I’d been stranded in Italy for several days. This was in the spring of 2010, when an Icelandic volcano with the unpronounceable name of Eyjafjallajokull erupted, spewing tons of ash and causing havoc for air travel. Many, at the time, called Eyjafjallajokull the worst disruption in the history of transportation. My trip was supposed to be a four-day jaunt to visit wineries in the Veneto, focusing on Prosecco, Soave, and Valpolicella. The plan: jet in; visit a dozen wineries in four days; jet out; return home; write article. Like millions of others during that shutdown of European airspace, I hadn’t factored a volcano into my plans. So the airline canceled my Sunday morning flight from Venice, with the earliest possibility of return on Thursday. MORE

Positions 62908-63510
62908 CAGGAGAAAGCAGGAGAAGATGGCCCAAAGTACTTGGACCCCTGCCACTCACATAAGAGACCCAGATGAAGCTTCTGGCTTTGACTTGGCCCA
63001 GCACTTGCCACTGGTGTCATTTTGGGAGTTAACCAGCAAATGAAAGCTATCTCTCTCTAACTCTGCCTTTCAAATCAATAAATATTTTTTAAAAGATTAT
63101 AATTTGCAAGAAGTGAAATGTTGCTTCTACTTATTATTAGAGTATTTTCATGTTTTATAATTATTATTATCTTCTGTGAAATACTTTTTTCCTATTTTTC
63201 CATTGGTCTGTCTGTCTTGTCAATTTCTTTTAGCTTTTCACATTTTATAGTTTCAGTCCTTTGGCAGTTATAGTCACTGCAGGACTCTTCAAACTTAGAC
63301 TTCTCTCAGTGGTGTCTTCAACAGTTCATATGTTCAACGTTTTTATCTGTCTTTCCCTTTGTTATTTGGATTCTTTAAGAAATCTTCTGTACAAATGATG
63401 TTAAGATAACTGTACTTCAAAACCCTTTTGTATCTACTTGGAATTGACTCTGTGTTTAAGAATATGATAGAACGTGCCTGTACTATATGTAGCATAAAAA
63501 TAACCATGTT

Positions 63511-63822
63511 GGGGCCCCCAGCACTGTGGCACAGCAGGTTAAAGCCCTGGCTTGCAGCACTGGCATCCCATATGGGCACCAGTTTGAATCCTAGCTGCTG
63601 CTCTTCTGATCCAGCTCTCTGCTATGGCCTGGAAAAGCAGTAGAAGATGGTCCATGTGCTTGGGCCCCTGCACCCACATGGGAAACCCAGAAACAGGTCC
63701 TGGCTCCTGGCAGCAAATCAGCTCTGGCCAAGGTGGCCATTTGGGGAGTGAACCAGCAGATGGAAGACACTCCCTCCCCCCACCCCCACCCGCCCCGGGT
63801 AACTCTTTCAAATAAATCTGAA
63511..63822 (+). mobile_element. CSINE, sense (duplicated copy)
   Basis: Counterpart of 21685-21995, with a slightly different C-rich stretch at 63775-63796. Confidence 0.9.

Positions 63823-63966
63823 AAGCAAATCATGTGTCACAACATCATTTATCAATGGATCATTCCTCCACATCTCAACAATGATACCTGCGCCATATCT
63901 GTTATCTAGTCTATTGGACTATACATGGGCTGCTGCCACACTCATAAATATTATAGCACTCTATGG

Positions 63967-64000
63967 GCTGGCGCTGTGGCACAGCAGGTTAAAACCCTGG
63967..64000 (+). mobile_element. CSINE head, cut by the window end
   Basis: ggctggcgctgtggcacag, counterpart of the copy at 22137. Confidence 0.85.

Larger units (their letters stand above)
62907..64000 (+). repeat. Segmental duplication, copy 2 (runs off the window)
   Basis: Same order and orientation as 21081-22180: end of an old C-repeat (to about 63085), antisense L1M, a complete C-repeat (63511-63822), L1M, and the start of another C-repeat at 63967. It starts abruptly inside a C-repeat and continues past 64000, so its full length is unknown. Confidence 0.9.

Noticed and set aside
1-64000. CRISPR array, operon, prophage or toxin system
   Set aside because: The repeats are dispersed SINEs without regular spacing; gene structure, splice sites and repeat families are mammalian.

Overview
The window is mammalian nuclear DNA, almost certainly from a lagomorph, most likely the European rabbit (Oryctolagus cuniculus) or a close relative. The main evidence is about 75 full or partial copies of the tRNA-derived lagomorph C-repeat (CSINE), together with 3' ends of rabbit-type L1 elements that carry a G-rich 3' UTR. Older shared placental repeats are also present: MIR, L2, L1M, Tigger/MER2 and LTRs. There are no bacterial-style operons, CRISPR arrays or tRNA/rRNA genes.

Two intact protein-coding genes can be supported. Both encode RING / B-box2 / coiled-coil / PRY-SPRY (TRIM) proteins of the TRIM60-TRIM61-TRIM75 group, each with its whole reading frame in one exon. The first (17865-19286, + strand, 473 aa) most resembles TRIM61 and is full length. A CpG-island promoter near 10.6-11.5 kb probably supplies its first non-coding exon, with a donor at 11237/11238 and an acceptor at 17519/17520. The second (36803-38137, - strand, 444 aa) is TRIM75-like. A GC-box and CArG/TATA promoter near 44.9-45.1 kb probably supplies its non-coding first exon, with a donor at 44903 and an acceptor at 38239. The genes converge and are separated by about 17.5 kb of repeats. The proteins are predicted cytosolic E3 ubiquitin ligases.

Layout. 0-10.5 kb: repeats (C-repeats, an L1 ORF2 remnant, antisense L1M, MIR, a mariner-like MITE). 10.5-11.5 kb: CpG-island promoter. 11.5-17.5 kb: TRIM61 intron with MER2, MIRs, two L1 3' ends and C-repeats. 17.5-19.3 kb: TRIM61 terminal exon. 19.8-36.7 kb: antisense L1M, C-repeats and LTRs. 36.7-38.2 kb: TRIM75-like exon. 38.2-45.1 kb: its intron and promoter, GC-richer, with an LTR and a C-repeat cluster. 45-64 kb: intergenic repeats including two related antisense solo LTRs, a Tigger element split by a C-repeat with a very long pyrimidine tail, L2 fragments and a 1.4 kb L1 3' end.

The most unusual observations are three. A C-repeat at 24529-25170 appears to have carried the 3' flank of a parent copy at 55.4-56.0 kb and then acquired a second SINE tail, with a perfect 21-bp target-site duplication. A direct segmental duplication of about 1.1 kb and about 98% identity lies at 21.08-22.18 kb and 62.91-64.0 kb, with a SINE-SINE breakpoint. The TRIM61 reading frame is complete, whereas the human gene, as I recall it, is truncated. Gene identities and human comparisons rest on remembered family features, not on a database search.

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Who says you can’t have chocolate for dinner? I don’t mean devouring half a dozen Twix bars and counting it as a meal. Polishing off an entire carton of Ben & Jerry’s Chocolate Fudge Brownie ice cream by yourself doesn’t count either. I’m talking about using chocolate as an element in a savory dish. Yes, chocolate playing the role of something besides sweet.

When we think about chocolate, we almost always think of desserts. But chocolate, in its raw form, is anything but sweet. And utilizing it as a savory ingredient is anything but new. Over 2,000 years ago, before it was ever combined with sugar to make the confection we’re most familiar with today, the Aztecs and Mayans consumed chocolate in the form of a thick, bitter drink. Cacao beans were fermented, roasted, and then mixed with water and spices to make xocoatl, from which chocolate originally got its name. Chocolate has been, and can be, more than just a candy or dessert.